I’m now convinced of the obvious: that bringing forth the next generation is the most difficult and most important job on the planet.
One of the consequences of Adam and Eve eating from the tree of knowledge of good and evil–something God directed them not to do–was that “in pain you shall bring forth children” (Genesis 3:16, New American Standard Version). The passage is complicated, but most of us think we know what that means: that labor and delivery are going to bring immense pain and in some cases death to the mother. At one level, that certainly seems the interpretation, but there may be more to it.
One night we were interviewing Rabbi Harold Kushner on a radio show I co-host, “A Show of Faith” (950 AM KPRC). At the time Kushner was the most famous rabbi in America known best for his book Why Bad Things Happen to Good People? On this night we were interviewing him about another book he had written, How Good Do We Have to Be? The topic of conversation turned to the Genesis passage about pain in child-bearing and Kushner made an interesting observation. In good rabbinic style he said the Hebrew word often translated “pain” in Genesis 3:16 is the same word used in Genesis 6:6 to describe God’s grief and pain over the sorry state of humanity. You remember: God was so upset he lamented the fact he made humanity in the first place.
So here was Kushner’s interpretation: the real pain of child-bearing is not the 18 hours of labor (though painful, that pain is soon forgotten in the joy of birth), the real pain comes in the fact that after 18 years of love, teaching, nurturing and raising your children to the best of your ability, they turn against you, disobey you, disappoint you, end up on drugs, end up in prison, etc. In a sense we share in our Heavenly Father’s pain when we bring forth children who go astray and do not remember us and our sensible teaching.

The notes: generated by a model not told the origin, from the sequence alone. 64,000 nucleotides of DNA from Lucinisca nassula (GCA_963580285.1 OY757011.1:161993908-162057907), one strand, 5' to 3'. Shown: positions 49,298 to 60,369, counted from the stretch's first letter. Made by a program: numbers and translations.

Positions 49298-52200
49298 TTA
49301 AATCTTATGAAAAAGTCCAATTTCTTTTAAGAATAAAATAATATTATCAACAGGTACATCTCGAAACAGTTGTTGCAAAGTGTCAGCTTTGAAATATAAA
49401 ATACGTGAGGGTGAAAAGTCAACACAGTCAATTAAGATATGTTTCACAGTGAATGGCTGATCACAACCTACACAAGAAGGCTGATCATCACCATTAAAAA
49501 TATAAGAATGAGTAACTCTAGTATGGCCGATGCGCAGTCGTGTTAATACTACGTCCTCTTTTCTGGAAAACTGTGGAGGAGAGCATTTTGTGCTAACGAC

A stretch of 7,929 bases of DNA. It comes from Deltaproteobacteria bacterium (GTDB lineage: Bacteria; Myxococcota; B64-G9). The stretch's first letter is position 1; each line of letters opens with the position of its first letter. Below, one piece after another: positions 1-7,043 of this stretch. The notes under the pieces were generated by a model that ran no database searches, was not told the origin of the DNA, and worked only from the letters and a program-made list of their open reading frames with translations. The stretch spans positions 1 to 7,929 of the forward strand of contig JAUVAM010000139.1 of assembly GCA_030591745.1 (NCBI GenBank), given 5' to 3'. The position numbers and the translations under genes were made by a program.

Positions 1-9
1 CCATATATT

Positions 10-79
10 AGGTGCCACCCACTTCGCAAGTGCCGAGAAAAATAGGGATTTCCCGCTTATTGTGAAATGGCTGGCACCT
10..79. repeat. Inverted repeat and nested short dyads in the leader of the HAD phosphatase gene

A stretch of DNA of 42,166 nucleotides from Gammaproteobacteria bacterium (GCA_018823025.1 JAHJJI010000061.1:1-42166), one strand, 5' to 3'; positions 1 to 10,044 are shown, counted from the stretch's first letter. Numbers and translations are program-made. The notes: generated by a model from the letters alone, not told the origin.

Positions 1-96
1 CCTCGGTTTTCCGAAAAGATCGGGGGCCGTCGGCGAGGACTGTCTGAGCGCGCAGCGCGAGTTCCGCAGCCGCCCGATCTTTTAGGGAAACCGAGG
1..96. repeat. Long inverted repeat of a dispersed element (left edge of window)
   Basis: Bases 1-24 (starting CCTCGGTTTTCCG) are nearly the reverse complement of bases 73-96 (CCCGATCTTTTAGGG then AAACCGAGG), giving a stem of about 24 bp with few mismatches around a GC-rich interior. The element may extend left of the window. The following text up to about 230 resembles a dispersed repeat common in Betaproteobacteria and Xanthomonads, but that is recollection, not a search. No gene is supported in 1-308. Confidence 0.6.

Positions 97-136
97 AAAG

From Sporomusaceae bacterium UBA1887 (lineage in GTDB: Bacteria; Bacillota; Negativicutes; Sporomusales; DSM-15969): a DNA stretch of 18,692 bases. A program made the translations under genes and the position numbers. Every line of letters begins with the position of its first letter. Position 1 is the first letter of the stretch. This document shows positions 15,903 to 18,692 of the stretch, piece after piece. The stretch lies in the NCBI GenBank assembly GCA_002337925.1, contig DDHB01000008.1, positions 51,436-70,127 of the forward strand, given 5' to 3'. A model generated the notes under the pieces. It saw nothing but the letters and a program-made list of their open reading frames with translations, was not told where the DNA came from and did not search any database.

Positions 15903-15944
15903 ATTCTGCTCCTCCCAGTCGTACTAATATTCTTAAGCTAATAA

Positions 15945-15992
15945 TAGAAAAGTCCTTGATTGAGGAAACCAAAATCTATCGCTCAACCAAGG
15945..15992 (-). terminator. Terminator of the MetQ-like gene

Let me add another insight. Because the two have become one flesh (Genesis 2:24), both man and woman, husband and wife, share the same pain. The pain of bringing forth the next generation is not unique to women. Women may experience it more acutely, but men experience it as well. Medical science, of course, may intervene and lessen the pain experienced by a woman in childbirth, but it is unlikely to be able to stem the tide of pain to fathers AND mothers when children go astray. Like the other consequences of the first couple’s disobedience (domination, death, work degenerating into toil), both men and women share the same fate.
Most parents will experience significant periods of pain as their beautiful babies become adolescents and adults. I’ve spent many hours listening to parents whose children have hurt them deeply. And there are no easy solutions to this. There’s no perfect strategy to parenting. Perhaps there is some comfort in knowing that it is a universal experience, and even more, to know that God felt the pain first.
In The Voice we tried to express this universal, more nuanced aspect of Genesis 3:16. As we worked through this text, I was interested to note that in the King James Version the Hebrew word is not translated “pain” but “sorrow.” I think the KJV had it right. Here is how we rendered it in dynamic translation:
God (to the woman): As a consequence of your actions,
I will increase your suffering—the pain of childbirth
And the sorrow of bringing forth the next generation.
Despite all this, we confess and we believe that children are a gift from God. We confess and we believe that it is our greatest and most important life’s work. For a time they are ours to love, to care for, to protect and to teach. Then, we commend them and their future to the grace and guidance of God.